“We are really excited to have you,” said Alexandra Oliver-Davila, the vice chair. “I think you are very talented and skilled.”

Earlier, at the coffee hour, Cassellius stole the limelight from the mayor. As she stood in the crowd and listened to his remarks, the television cameras and photographers focused on her with their backs to Walsh. He didn’t seem to mind, giving her a big welcome.

“In Charlestown, you’ll appreciate this: She’s a huge hockey fan and she plays ice hockey,” Walsh said. “You will see a lot more of her.”

From the start, the Charlestown mothers were eager to meet Cassellius and plead their case, the latest in their lobbying efforts for change.

More pre-K seats are needed across the neighborhood and the city. And in Cassellius, who expanded pre-K in Minnesota, they found a receptive ear. She noted that universal high-quality pre-K was a top priority for the mayor too and that she is determined to make it happen.

She asked the mothers to put together a diverse group of parents to work on the issue, asking them to “reach out to neighbors who have not been involved in the past or feel marginalized.”

“We need to look at this through an equity lens,” she said. “There will be tough decisions.”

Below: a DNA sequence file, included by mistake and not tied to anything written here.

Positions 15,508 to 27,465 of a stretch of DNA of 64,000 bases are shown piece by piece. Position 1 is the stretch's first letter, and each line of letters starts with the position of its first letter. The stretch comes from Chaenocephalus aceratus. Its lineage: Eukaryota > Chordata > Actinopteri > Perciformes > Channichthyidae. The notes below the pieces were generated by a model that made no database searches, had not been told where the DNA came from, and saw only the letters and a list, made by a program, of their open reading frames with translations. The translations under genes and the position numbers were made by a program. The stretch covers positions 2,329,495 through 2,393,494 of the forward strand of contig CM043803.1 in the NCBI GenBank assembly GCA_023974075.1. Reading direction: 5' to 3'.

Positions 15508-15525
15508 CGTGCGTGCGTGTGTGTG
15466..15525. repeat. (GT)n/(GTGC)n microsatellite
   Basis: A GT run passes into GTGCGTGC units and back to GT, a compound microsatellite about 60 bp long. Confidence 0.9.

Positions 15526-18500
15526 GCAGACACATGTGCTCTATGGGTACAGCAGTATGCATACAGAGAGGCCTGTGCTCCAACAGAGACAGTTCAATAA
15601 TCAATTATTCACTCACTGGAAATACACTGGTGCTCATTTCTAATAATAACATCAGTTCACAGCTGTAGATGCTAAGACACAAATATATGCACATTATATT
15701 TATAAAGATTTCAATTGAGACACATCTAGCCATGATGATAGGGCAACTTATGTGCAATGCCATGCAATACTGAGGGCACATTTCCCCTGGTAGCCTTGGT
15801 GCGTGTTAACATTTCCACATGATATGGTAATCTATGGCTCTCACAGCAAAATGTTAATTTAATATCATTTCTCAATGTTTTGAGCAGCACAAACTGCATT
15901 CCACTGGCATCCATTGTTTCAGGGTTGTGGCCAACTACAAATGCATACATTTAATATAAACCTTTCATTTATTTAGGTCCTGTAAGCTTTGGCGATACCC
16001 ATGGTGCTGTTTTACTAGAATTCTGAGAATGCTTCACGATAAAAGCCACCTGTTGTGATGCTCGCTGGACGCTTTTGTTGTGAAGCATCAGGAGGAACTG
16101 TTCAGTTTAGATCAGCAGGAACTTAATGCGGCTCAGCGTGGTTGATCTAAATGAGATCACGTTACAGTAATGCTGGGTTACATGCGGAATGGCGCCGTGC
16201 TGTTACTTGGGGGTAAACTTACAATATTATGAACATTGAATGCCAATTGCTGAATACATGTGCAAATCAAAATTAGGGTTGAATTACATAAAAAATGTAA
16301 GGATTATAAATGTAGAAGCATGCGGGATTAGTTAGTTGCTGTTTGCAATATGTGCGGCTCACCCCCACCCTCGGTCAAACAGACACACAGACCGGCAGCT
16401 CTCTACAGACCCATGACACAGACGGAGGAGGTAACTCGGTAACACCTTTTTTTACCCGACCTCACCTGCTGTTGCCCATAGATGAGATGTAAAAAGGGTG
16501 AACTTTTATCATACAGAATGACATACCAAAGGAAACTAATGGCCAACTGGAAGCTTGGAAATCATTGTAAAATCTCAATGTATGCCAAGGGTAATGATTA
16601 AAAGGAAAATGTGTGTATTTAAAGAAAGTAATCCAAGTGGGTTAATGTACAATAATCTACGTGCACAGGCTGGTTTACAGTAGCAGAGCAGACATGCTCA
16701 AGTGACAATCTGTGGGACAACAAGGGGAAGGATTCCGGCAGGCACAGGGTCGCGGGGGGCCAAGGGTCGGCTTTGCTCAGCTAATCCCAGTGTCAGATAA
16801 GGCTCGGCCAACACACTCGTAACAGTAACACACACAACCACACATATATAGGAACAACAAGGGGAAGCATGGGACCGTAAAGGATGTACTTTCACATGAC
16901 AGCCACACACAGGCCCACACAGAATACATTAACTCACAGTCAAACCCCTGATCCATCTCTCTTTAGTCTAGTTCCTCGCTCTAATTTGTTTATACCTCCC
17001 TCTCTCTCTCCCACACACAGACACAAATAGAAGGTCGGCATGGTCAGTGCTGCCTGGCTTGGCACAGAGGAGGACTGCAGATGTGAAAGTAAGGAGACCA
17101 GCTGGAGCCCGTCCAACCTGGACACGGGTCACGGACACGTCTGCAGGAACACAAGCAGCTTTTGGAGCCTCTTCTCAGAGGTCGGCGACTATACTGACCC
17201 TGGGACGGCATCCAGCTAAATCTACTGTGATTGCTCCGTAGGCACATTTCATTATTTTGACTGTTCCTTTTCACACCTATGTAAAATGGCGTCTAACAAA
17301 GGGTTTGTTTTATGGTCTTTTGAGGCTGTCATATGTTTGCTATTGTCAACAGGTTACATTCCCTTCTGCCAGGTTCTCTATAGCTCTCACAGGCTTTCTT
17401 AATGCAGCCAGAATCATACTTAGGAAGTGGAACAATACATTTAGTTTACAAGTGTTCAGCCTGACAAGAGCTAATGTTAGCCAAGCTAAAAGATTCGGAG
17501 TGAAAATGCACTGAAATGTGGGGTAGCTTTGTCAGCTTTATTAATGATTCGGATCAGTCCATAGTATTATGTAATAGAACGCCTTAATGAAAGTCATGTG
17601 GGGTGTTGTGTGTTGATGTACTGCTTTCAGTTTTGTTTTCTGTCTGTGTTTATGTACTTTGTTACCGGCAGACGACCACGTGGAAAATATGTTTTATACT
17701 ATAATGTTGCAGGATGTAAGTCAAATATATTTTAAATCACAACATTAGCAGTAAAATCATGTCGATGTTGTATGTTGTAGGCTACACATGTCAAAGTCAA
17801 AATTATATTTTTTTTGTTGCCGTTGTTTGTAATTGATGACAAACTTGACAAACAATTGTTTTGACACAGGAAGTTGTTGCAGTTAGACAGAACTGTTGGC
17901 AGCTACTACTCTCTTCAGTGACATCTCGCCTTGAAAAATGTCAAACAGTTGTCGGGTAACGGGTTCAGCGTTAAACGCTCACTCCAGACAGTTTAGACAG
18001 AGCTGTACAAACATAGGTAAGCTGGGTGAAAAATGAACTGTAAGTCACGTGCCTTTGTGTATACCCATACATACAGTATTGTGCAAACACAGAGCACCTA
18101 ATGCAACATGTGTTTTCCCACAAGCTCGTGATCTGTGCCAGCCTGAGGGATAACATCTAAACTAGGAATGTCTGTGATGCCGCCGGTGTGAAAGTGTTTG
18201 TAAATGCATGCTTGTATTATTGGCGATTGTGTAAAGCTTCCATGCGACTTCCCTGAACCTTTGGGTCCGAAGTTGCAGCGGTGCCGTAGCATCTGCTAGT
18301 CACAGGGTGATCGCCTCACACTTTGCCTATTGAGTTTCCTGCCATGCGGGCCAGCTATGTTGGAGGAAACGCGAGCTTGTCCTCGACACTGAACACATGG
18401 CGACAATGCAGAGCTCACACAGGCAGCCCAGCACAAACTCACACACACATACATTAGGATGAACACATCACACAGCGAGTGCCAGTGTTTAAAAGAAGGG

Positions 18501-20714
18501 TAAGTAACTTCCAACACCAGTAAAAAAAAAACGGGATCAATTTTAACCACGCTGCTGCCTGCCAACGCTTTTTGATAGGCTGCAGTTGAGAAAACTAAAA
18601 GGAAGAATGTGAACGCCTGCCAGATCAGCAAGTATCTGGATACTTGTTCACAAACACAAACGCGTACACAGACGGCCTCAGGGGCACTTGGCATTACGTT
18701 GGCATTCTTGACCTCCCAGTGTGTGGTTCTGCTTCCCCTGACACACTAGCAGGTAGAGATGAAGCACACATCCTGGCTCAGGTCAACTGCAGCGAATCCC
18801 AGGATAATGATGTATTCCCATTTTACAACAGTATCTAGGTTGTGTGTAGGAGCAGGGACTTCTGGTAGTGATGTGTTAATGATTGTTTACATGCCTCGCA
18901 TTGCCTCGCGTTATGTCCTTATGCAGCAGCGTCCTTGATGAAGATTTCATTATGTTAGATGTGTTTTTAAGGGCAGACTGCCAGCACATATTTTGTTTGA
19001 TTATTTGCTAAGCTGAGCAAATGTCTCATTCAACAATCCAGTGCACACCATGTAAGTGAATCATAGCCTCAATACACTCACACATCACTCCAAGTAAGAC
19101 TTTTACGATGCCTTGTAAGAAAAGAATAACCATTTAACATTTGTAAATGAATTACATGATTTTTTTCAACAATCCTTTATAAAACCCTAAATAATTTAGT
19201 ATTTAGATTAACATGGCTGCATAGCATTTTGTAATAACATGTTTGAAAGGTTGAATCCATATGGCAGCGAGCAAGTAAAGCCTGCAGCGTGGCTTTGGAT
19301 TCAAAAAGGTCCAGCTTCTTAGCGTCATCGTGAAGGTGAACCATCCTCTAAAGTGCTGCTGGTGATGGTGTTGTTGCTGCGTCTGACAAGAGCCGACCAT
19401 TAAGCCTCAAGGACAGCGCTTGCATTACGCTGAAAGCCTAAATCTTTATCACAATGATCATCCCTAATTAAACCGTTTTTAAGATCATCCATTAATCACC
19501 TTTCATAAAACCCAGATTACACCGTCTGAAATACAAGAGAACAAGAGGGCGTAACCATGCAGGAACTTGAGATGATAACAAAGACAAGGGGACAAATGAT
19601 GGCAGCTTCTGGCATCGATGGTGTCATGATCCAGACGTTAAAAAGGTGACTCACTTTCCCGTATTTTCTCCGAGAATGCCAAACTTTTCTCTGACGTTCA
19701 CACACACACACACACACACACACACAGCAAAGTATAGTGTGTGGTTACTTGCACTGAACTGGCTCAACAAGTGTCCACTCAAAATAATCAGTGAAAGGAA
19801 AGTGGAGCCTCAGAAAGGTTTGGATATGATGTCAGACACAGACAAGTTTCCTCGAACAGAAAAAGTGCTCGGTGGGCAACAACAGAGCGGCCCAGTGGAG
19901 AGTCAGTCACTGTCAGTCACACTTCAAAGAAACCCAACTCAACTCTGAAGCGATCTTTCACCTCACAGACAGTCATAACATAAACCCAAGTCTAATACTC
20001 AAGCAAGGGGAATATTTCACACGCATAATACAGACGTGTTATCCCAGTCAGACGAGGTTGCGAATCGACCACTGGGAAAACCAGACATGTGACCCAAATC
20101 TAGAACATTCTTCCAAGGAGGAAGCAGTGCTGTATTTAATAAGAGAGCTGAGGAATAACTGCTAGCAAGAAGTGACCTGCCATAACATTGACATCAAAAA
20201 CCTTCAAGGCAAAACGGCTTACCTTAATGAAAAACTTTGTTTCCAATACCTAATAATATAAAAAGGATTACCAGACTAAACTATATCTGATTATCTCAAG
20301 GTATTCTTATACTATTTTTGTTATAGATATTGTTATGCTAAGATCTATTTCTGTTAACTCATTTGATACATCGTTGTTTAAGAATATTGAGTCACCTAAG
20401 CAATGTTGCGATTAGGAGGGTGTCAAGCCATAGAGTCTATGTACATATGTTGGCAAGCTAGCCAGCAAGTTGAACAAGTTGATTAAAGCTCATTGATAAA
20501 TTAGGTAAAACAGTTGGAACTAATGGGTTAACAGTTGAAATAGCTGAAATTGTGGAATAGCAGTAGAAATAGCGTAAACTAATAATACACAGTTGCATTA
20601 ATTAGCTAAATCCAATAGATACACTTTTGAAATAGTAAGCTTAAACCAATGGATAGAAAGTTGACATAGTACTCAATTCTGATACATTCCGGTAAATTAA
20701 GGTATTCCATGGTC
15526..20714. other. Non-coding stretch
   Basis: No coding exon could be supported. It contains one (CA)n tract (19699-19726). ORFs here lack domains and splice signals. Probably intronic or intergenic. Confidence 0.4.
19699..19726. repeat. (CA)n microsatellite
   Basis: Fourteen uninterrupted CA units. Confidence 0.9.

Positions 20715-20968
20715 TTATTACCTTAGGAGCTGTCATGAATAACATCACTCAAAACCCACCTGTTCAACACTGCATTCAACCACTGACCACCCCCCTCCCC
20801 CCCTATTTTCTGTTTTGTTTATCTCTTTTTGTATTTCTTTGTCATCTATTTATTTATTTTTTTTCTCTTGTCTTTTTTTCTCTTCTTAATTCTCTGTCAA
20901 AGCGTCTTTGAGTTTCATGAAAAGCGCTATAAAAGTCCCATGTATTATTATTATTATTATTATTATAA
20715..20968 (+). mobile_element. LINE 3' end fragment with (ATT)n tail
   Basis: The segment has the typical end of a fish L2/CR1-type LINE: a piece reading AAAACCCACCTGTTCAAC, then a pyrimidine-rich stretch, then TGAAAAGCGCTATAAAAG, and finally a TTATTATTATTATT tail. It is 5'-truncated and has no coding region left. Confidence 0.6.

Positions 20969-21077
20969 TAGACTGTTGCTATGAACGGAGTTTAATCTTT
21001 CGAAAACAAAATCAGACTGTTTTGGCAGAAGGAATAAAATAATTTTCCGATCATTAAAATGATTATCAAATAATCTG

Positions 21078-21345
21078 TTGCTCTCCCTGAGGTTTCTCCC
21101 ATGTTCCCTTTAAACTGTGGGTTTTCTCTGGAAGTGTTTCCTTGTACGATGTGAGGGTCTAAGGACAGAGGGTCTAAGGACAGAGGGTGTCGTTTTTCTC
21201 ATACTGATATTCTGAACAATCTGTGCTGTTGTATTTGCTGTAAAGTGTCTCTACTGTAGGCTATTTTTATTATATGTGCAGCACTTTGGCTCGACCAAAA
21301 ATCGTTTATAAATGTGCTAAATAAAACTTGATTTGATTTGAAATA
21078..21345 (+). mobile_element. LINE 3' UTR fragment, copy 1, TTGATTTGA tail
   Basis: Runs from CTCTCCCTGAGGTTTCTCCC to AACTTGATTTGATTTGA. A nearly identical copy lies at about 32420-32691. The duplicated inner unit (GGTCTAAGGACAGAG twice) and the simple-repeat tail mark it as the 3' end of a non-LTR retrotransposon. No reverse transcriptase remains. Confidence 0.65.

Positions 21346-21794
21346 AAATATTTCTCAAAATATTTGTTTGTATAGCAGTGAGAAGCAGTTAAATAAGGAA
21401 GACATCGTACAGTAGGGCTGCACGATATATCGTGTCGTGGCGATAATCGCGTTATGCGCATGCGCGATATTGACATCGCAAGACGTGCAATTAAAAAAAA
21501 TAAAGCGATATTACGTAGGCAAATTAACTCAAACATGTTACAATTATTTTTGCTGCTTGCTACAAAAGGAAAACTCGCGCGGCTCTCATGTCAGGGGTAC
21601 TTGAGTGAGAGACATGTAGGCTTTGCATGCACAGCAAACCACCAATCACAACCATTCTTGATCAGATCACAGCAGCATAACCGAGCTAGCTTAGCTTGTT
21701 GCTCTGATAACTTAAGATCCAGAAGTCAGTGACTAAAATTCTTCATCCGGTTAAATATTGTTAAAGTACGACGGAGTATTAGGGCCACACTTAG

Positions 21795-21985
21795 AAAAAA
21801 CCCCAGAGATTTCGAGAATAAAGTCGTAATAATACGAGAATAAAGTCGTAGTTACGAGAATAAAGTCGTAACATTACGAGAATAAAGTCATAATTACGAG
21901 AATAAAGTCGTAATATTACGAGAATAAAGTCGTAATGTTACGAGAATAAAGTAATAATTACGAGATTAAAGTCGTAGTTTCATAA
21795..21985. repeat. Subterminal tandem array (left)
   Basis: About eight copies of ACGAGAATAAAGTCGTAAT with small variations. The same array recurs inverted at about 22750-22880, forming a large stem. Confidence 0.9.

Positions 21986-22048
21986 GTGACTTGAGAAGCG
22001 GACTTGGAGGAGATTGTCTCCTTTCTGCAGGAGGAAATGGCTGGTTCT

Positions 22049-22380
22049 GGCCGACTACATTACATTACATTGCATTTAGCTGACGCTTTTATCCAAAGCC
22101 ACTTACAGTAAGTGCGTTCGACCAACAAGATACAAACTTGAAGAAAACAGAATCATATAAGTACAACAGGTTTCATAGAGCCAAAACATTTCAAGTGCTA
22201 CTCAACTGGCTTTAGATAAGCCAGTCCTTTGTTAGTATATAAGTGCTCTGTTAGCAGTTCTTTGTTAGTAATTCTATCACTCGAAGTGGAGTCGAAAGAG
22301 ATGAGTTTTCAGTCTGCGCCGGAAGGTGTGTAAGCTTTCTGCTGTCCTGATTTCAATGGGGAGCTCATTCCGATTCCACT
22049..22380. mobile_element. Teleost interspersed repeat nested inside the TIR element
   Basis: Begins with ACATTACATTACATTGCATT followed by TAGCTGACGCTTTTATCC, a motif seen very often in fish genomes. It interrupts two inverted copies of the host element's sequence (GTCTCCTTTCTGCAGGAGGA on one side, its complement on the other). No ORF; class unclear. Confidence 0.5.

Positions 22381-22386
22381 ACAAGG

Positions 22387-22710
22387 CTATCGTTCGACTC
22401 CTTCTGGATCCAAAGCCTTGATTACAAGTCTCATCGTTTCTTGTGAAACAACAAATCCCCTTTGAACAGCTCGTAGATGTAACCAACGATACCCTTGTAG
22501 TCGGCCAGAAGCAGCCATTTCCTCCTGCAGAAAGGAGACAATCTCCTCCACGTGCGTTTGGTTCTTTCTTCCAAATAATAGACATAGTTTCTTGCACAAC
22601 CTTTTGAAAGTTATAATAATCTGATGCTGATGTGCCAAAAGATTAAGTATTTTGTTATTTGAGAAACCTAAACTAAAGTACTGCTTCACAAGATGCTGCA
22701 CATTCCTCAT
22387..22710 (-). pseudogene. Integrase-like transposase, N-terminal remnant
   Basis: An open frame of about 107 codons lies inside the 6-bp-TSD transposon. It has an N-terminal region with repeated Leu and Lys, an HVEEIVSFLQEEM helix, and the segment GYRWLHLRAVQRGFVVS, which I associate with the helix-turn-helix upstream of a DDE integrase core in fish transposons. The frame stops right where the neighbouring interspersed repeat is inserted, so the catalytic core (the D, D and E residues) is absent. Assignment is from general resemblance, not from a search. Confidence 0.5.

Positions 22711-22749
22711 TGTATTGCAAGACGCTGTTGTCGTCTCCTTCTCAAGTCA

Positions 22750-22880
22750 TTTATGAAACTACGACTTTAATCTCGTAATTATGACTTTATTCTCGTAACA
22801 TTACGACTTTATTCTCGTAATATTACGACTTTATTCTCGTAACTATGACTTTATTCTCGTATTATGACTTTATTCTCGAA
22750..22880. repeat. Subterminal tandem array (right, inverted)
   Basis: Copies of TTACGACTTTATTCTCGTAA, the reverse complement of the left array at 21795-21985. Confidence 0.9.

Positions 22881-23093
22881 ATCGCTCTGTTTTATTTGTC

Shannon Fitzgerald, who has two children at the Warren-Prescott School, shared with Cassellius how tough it will be to find more space for pre-K, noting her school has already lost rooms for its library and science programs and art is taught from a cart.


In an interview afterward, Fitzgerald said, “It’s a little trial-by-fire to walk into this neighborhood.”

Another parent, Tiara Murphy, who has a child on the waiting list at the Blackstone in the South End and couldn’t even get on a waiting list in Charlestown, urged Cassellius to improve the climate at the school registration sites and make them more welcoming and friendly.

“When we go in there, it feels like jail,” she said.

Cassellius stressed she has no preconceived plans and wants to work with the communities to develop proposals specific to Boston.

“If I came in and said I’m going to do what I did in Minneapolis or Memphis, that won’t work,” said Cassellius, who held high-ranking positions in those school systems prior to her eight-year tenure as Minnesota education commissioner.